BREXIT is now triggered. As a French resident and British expatriate I will be acutely watching developments.
The question of the status of British nationals resident in an EU country, France, is in limbo. I am in the process of applying for French nationality that, if successful, should remove this as a concern. Even prior to BREXIT it was “on my to-do list” as I have no thought of returning to the UK. BREXIT has pushed it to the top of my agenda.
Living in the Tarentaise with many of the biggest ski resorts in the French Alps the effects could be profound. Huge numbers of Britains come here on skiing holidays and the majority with British ski holiday companies.
French v British Contracts of Employment
These companies are staffed, almost exclusively, by British seasonal staff employed under British contracts of employment. In order to do so these companies currently make use of the EU “Posted Workers” Directive. It would seem logical that UK companies will no longer by able to make use of this option as the UK leaves the EU.
The effect of this would be to oblige UK companies to employ staff on French employment contracts. French employment law is substantially more restrictive and costly; just ask any French company. The current French minimum wage, the “SMIC” is EURO 1 480,27 gross per month for a 35 hour week. It would also limit the amount of deductions companies can deduct for board and accommodation, etc. In France, unlike in the UK, the employer may only deduct a limited amount for board and accommodation. Payment in kind of items like ski passes cannot be deducted from salaries.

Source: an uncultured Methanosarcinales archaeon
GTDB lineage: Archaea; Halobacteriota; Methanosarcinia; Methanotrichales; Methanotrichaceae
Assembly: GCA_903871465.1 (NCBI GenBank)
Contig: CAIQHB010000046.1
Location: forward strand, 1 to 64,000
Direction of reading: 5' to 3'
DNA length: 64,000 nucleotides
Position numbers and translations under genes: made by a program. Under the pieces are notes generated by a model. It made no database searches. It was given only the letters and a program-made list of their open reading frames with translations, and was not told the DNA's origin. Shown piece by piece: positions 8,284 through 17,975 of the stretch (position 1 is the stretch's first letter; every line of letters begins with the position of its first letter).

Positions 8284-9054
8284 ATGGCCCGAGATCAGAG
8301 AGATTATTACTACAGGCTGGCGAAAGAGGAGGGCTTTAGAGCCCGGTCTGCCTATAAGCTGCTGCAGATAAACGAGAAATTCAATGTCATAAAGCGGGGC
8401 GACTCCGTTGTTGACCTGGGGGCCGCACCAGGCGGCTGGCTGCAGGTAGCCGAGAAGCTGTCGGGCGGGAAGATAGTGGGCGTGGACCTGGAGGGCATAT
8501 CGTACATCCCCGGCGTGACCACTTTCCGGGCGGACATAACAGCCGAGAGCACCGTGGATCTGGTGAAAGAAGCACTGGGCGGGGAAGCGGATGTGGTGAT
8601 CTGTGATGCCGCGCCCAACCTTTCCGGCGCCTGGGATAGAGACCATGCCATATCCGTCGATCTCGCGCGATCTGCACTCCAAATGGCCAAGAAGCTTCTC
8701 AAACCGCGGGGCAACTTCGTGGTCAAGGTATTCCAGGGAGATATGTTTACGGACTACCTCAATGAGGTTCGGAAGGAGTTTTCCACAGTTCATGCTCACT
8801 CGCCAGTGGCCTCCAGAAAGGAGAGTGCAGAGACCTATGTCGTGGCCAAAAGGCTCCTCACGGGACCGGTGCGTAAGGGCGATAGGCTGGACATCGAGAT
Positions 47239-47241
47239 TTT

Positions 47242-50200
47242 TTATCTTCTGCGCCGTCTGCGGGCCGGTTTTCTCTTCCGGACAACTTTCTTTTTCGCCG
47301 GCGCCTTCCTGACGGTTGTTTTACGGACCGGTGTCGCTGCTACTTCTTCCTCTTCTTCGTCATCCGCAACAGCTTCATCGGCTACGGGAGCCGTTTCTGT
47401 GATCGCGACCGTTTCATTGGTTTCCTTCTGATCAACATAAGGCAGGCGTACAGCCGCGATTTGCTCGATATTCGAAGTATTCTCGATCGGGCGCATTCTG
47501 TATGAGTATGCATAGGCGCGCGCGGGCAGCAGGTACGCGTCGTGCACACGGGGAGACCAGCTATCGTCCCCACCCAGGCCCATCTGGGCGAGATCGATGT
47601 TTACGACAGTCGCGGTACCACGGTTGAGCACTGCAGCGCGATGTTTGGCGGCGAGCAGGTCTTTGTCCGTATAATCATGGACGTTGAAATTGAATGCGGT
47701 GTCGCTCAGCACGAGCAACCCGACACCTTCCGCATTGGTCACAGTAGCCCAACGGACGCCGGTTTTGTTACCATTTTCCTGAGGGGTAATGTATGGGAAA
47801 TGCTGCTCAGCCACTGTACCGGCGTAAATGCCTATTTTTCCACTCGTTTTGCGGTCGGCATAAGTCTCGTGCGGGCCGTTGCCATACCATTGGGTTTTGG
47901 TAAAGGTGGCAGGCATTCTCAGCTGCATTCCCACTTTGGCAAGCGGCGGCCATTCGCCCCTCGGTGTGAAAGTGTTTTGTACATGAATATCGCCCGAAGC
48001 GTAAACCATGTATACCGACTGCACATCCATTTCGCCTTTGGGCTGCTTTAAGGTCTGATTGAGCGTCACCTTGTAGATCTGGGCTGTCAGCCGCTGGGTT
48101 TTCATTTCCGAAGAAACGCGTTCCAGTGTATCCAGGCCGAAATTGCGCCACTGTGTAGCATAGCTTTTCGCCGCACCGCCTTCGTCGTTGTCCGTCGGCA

Work Visa or Permits?
Currently, as an EU member, UK nationals have the right to work in other member states. It is reasonably foreseeable that a working visa may be required in the future.
Recognition of Qualifications
Having briefly discussed BREXIT with an official from the French Sports Ministry his, unofficial, view was that British qualifications will still be recognised. Those who already have had official recognition would be covered by the French legal principle of “les acquis” meaning that a right already obtained cannot subsequently be taken away. However it leaves aside the right to work in France.